Answer: Yes. Legit sad. Of course. As I'm fond of pointing out here on SI, I'm quite skeptical that the majority of infidelity happens in the context of bad marriages.
It certainly wasn't a bad marriage in my case, and it's quite baffling to try to apply the rational thought process of a faithful partner (yourself, me) to the decision-making of an unfaithful spouse. Why would they do something so toxic and destructive in the middle of a good marriage?
Yes, of course, faithless spouses come up with retroactive narratives (and often predictive programming in advance of their infidelity) about how bad their marriages are/were -- but this typically falls apart under scrutiny and as the unfaithful spouse tries to give blameshifting voice to this flawed narrative inside their own brains. Once the actual blameshifting words start being spoken, these narratives start sounding increasingly desperate and foolish.
Take our divorce rate as a nation. Are we to assume 50 percent of marriages are bad or went bad?
Boy that sure doesn't say a lot for the institution of marriage, that your odds of experiencing a good marriage are equivalent to rolling a hard six. If that's the case, what's the point of getting married in the first place? Yet people keep doing it year after year. (side note here: I'll just say I do have some severe doubts about the institution of marriage now, given that both genders have achieved parity for being faithless -- your odds of being betrayed by your husband or wife and then divorcing are quite high, and I think this may be one reason younger people are increasingly reluctant to sign for something that has a high likelihood of turning into a heartbreaking toxic shit show at midlife).
A huge chunk of divorces stem from infidelity.
It's probably more reasonable to say that most marriages are good, and that most infidelity happens inside what any objective observer would say were good marriages that unfaithful partners disregarded and threw away. Even adultery apologists like Esther Perel concede this point.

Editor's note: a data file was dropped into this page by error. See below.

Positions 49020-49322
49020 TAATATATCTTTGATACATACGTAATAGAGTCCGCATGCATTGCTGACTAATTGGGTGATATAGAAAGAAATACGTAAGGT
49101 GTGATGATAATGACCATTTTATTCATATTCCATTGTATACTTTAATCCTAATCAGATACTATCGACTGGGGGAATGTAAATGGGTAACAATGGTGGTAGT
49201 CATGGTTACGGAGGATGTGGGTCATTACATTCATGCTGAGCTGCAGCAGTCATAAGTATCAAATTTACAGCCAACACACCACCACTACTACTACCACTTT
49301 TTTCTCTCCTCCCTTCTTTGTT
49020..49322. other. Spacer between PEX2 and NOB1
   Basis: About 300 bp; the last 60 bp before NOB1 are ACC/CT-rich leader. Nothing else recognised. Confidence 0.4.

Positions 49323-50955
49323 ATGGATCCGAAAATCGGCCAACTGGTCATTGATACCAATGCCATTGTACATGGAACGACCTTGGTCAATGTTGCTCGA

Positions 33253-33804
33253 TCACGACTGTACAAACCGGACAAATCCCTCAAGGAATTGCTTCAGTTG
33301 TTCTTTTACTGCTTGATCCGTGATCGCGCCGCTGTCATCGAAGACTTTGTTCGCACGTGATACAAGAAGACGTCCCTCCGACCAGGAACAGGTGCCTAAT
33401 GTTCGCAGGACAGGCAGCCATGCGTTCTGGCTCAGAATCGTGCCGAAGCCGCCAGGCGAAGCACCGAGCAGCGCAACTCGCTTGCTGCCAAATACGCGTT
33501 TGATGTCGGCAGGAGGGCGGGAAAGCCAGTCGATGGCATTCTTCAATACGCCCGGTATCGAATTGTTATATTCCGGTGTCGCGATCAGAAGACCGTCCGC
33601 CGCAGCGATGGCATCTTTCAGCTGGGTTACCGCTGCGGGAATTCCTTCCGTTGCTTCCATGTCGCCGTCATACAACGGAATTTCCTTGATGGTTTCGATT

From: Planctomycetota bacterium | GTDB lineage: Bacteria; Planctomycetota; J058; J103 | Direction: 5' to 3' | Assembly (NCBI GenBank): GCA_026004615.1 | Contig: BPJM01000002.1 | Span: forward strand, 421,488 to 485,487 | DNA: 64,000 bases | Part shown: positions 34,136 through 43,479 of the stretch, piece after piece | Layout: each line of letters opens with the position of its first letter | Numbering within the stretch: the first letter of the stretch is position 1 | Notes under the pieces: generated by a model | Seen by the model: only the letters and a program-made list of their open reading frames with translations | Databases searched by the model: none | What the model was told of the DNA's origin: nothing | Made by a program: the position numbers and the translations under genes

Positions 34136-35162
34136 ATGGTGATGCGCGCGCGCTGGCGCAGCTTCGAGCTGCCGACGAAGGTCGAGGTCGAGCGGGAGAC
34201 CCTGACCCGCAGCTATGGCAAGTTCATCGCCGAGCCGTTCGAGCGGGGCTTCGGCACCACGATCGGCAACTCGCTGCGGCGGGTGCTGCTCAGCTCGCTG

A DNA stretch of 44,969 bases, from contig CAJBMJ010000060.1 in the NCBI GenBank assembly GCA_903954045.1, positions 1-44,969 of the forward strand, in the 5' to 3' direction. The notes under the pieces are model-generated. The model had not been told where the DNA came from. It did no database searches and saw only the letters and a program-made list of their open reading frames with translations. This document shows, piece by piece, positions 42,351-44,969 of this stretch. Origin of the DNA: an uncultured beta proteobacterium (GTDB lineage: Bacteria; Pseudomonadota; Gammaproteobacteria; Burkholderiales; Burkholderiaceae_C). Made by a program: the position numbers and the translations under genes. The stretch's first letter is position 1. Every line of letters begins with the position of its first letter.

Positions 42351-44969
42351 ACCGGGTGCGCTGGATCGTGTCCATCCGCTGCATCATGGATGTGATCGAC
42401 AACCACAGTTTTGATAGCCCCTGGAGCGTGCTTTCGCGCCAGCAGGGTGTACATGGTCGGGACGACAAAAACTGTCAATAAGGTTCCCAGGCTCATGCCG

I think it's reasonable to assume that most marriages are good, and when infidelity happens in the context of a good marriage, what was good now becomes soured -- i.e. bad.
I have to remind myself that this is the present, this is the reality I'm living in. And no amount of woulda coulda shoulda is going to change that. So regardless of the good marriage I had before -- and it was good -- I can't go back and live inside that marriage anymore. I have to confront the reality of what I have now instead, every single goddamned morning in fact.
As sad as it makes me to think about the good marriage I had before, I try to focus on the fact that I know I was a good husband, a loyal husband, an attractive husband, a good father, a stable provider. So I think less about the marriage and more about my own place in it, my own role.
A friend here on SI recently helped me reframe this: Don't take pride in your marriage that the infidelity killed off. At the same time, don't allow anyone, especially including your unfaithful spouse, to tarnish the intact memory and empirical grounding for what you know was in fact a good marriage.
But instead focus your feelings of pride (not vain pride, but justified pride) in how YOU acquitted yourself. Focus on that instead.
[This message edited by Thumos at 10:47 PM, Wednesday, October 13th]